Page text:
Former attorneys for Jay Peak owner Ariel Quiros are renewing their push to get paid more than $3 million in legal fees they racked up defending the developer from investor fraud allegations before he fired them.
However, his new attorney says the former legal team is going about getting paid from her client the wrong way.
“We don’t agree with their approach,” Melissa Visconti, Quiros’ current attorney, said Thursday. “At some point they are entitled to go after their fees because they had a contract with him. He’s never said that’s not the case. But this isn’t how it works.”
Instead of seeking to intervene in the investor fraud case brought against her client by the U.S. Securities and Exchange Commission, Visconti said the former attorneys could file a separate legal action.
“They can go after their reasonable fees based on the amount on the time that they worked at a reasonable hourly rate,” she said.
Quiros fired that legal team, consisting of attorneys from the firms Leon Cosgrove LLC and Mitchell, Silberberg & Knupp, in March. The move by Quiros to terminate them came almost a year after the U.S. Securities and Exchange Commission and state regulators brought legal action against him.
One of Quiros’ former lawyers, Scott Cosgrove, wrote in a recent filing that, “Over the course of nearly a year, LC and MSK incurred $3,058,203.86 in fees and hard costs defending Quiros in separate lawsuits brought by the SEC, the State of Vermont, a court-appointed receiver, and an army of highly sophisticated plaintiffs’ lawyers.”
“This amount is actually very low, considering the number of matters, the seriousness of alleged wrongdoing, potential criminal exposure, complicated factual and legal issues, and very large amount in controversy.”
Cosgrove did not return a call Thursday seeking comment.
Quiros and Bill Stenger, Jay Peak’s former CEO and president, are accused in the state and federal lawsuits of misusing $200 million of the more than $350 million they raised for massive upgrades at the resort and other developments through the federal EB-5 visa program.
Cosgrove, in the recent filing, is asking a judge presiding in the SEC case to unfreeze about $2 million of Quiros’ assets to allow the legal bills to be paid.
Cosgrove also asked that $1 million from Quiros’ past insurance company cover the remaining portion of the expenses. Quiros and that insurance company, Ironshore Indemnity, are currently involved in litigation over whether his legal bills should be covered under his policy.
Previously, Judge Darrin P. Gayles, presiding in the SEC case against Quiros, declined to step into the $3 million dispute between Quiros and his former legal team.
The latest filing does address that decision by the judge.
“The Court has already indicated that it does not want to resolve a fee dispute, and LC and MSK agree that this not the place for Quiros to do so,” Cosgrove wrote in the filing.
“But, to allow Quiros to procure legal services through promises only to renege on the eve of payment does nothing to protect investors and the public from Quiros (the stated purpose of the asset freeze), but rather allows this Court and its asset freeze to become a mechanism to take unfair advantage of LC and MSK.”
The fired attorneys also argue in their latest filing the situation has changed. They contend that’s because of a nearly $150 million settlement reached between a court-appointed receiver currently overseeing Quiros’ frozen assets and Raymond James & Associates Inc., a financial institution used by the developer.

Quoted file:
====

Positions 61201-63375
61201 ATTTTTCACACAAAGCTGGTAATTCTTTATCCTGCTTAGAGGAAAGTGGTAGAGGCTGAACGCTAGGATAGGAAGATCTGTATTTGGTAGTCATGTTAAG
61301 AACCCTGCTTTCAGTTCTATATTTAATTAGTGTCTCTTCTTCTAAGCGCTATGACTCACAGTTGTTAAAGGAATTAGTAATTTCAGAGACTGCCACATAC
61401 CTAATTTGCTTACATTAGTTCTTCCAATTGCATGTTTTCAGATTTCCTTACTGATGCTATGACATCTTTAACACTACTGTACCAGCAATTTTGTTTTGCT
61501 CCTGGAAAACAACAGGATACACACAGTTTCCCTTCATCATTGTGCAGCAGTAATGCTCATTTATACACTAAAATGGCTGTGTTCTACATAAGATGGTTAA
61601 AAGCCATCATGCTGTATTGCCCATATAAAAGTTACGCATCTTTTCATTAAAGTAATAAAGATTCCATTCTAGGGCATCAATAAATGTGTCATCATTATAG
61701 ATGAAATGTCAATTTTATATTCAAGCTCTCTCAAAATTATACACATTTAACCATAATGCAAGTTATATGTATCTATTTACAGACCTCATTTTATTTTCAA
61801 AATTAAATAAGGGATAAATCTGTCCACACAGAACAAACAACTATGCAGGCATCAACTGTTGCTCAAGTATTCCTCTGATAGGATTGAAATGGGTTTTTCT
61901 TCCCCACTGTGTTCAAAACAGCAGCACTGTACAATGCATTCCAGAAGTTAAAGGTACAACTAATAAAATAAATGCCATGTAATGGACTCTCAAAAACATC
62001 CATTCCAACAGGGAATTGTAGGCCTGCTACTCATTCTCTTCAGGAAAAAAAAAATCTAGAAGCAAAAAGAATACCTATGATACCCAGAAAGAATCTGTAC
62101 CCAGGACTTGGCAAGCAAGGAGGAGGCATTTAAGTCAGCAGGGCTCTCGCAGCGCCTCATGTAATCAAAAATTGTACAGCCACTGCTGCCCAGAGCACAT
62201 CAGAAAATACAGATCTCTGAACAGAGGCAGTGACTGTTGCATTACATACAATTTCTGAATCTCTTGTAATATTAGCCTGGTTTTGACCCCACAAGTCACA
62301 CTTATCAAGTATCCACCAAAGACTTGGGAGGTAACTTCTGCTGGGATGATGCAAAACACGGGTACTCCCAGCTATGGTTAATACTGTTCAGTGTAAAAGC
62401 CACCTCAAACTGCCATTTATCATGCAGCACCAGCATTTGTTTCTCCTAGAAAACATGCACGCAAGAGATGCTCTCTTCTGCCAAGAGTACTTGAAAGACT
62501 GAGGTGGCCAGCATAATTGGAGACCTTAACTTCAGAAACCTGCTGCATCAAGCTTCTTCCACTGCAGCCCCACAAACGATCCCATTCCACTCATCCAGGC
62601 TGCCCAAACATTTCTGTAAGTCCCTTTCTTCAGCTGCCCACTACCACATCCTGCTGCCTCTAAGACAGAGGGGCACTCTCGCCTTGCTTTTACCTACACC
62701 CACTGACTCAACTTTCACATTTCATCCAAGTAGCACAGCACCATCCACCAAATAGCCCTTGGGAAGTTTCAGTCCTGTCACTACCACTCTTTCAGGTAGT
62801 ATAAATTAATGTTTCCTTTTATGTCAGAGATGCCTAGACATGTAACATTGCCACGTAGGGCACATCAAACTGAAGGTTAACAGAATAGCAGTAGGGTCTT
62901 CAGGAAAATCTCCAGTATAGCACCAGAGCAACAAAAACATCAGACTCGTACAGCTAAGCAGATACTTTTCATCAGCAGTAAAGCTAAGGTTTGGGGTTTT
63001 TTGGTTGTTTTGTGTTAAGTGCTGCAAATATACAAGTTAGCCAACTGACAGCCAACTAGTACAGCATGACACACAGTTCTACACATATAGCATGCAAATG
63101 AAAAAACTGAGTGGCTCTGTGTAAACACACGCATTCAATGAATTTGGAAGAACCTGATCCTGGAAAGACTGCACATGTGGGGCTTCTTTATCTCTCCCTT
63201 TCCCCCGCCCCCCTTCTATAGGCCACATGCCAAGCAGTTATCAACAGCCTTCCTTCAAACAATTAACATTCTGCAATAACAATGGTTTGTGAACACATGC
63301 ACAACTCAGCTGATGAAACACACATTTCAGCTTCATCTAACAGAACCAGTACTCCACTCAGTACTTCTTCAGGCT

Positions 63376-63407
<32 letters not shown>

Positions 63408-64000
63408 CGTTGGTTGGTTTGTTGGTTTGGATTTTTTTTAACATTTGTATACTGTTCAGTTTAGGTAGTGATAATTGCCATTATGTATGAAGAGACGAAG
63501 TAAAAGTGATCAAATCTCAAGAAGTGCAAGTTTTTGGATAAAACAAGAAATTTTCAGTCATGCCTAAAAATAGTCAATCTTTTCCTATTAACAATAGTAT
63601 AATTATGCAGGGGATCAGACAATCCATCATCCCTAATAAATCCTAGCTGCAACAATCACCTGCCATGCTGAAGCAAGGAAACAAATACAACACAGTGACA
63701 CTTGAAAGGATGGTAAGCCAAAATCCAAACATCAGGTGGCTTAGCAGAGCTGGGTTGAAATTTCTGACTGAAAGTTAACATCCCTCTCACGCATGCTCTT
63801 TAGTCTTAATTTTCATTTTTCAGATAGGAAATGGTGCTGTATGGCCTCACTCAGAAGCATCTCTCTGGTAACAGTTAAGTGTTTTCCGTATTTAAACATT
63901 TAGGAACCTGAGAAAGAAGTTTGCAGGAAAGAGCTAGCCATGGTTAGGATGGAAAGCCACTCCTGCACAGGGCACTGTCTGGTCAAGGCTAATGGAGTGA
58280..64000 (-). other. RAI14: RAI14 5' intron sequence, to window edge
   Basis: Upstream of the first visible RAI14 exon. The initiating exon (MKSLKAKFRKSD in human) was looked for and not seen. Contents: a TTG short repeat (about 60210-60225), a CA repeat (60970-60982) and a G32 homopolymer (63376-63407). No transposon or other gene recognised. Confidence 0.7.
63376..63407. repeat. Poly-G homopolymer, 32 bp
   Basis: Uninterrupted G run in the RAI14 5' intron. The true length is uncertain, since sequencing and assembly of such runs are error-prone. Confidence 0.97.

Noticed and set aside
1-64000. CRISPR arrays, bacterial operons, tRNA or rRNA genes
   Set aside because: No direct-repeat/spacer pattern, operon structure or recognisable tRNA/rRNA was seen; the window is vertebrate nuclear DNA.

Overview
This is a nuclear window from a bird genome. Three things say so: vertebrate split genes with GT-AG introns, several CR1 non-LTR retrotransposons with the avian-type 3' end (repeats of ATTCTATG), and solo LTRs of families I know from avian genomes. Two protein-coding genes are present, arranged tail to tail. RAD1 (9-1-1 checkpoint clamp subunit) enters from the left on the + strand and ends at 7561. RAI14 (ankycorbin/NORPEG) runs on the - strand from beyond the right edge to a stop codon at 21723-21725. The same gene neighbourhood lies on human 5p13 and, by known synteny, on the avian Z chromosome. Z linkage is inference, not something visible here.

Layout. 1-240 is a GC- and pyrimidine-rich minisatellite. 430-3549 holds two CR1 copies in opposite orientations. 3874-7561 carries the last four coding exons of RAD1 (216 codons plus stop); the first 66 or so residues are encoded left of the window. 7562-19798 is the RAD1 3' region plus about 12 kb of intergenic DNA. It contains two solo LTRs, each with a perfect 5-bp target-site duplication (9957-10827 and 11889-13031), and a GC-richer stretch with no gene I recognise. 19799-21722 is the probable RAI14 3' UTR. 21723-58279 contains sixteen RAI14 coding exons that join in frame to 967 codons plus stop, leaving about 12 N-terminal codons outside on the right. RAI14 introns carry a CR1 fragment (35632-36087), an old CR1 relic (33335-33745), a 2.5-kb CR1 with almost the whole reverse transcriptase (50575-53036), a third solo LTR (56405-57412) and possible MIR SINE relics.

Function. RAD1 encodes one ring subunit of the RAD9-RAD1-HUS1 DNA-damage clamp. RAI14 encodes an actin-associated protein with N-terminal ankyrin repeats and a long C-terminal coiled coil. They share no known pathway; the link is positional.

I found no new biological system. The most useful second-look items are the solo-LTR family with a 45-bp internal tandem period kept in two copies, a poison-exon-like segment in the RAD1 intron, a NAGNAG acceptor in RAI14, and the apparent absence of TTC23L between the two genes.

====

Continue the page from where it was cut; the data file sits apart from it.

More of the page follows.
“Now, the Receiver has secured a monumental $150 million settlement from Raymond James,” Cosgrove wrote in the filing, “which assures investors will not suffer out-of-pocket losses and – given that the value of assets still frozen by the Court likely exceed $150 million more – means there are ample funds available for very large additional payments to investors or the Government (including for punishment), if they are warranted or agreed to.”
Cosgrove also states that the judge has allowed Quiros’ new attorneys, from the firm Damian & Valori, to be paid $275,000 “upfront” from frozen assets.
“By contrast, LC and MSK were to be paid in arrears and were only denied payment after incurring time and money defending Quiros,” Cosgrove wrote.
In October, the judge allowed Quiros to use $80,000 from proceeds of a mortgage he took out on a New York City condo to pay the legal bills he had accumulated at that time. That $80,000 approved by the judge was well short of the almost $1.5 million the attorneys had been seeking.
“A payment of $80,000 represented a massive loss for Quiros’s legal advisers,” Cosgrove wrote in the recent filing. “Without any assurance of further payment, LC and MSK were on the verge of withdrawing as counsel.”
However, the filing stated, Quiros “implored” them to keep working for him, even as the legal bills kept mounting.
The filing added that Quiros’ new lead counsel, Visconti, had “expressed assurances” that she wanted his prior attorneys to be paid and she was “impressed” with their work.
“It appears she was trying to gain assistance during the transition, in an unavailing attempt to secure funds for herself to which she was not contractually entitled,” Cosgrove wrote. “Ms. Visconti has subsequently sought to block any payments for MSK and LC for a year’s work.”
Visconti reiterated Thursday that Quiros’ former attorneys need to the follow the proper procedure to get paid.
And she added, “It’s got to be a reasonable amount of time and money.”